“It’s less expensive to eat at the Market, with a different type of dish. It’s still not cheap, though, around 30 euros per head, because the produce is there. It started off as a sushi stand, prepared in full view, with plenty of feedback from the customers. I looked at La Boquería and the Mercado de San Miguel, as concepts which evolve. We opened up and people were taken aback, because of the proximity and novelty. There was nothing like that in the city, so down-to-earth and fun. We even played music. It’s not like that now, because of many factors such as the pandemic, and market rules and opening hours, but it retains its spirit. A lot of people have copied us, and there’s plenty of competition now,” the sushi man explains.

The result, perfectly cooked rice, deeply flavourful, with the grains quite loose in each nigiri, using ingredients drawn from the seas off Murcia where Fuentes fattens up its tuna. Excellent tuna tataki with a sesame crust, just the right hint of crunch and a sauce that embellishes rather than masking the flavours; plenty of umami in the uramakis with avocado and fusion in the carbonasia, in other words spaghetti carbonara with bluefin tuna tartar, soy sauce, spices, coriander and white and black sesame.

“Fuentes tuna is a really high quality product. We’re really happy. They give us regularity, reliability. The customer always knows what to expect, with a balance between price and quality. And so here we always aim to respect the produce,” the Italian chef explains.

A deliciou Corner on Alicante‘s Central Market

A few streets down from this Katana –in memory of a “dark little dive” of the same name in Miami that Bersan fell in love with (“there were people queueing up to try the sushi, which flowed in a river of little plates – it was of supreme quality”)– stands Katana Street Corner. Nestled in the semi-basement of Alicante’s Central Market, a marvellous modernist construction erected in the early 20th century on the site of the city walls, and which experienced the horrors of Nazi bombing raids in the Civil War.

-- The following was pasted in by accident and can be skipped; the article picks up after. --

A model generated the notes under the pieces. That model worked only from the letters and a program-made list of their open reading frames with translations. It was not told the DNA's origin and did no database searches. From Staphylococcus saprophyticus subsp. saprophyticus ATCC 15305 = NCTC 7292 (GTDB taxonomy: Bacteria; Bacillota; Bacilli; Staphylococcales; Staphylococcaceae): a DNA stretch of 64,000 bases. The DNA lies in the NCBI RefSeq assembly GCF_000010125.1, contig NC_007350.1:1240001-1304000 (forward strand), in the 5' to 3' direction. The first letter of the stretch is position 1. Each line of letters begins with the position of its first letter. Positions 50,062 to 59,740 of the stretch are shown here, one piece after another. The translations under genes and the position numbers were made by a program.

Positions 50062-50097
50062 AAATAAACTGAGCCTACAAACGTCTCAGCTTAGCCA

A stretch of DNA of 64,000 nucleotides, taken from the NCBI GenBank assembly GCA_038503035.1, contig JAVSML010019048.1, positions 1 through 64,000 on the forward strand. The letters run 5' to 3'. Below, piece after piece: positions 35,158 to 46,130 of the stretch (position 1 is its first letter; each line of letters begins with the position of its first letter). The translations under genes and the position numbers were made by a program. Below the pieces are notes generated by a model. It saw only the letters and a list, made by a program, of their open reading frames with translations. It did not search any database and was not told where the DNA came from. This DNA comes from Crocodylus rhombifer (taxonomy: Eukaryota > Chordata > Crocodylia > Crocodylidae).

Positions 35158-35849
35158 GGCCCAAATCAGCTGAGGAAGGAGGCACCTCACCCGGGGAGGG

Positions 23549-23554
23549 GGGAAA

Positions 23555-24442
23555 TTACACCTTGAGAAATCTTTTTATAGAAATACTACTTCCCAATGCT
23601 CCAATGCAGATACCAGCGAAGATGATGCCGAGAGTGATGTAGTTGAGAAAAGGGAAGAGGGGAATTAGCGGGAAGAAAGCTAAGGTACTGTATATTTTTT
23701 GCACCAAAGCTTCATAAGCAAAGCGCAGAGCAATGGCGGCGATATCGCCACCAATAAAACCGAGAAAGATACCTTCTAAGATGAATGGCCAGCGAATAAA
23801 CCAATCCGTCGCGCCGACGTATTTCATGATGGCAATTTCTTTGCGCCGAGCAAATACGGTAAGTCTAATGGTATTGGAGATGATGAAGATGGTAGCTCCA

Every day, Bersan opens up at around 11 in the morning. A corner stall for a quick, laid-back, high-quality meal of succulent sushi, seated on one of the 11 blood red stools. The nature of the venue and its flavourful humility remind me of Dreams of Sushi, a fantastic 2011 documentary about the work and sushi masterpieces of Jiro Ono, whose tiny and surprising stall at Ginza metro station in Tokyo was emblazoned with three Michelin stars up until 2020. One cannot compare the two in terms of talent, history or method, but it is wonderful to plunge into Alicante Market, alongside stalls selling Mutxamel and Altea tomatoes, and to sample the boldness of a chef who, like that other gentleman of Verona, Romeo, has sworn eternal love to Alicante, from a market stall.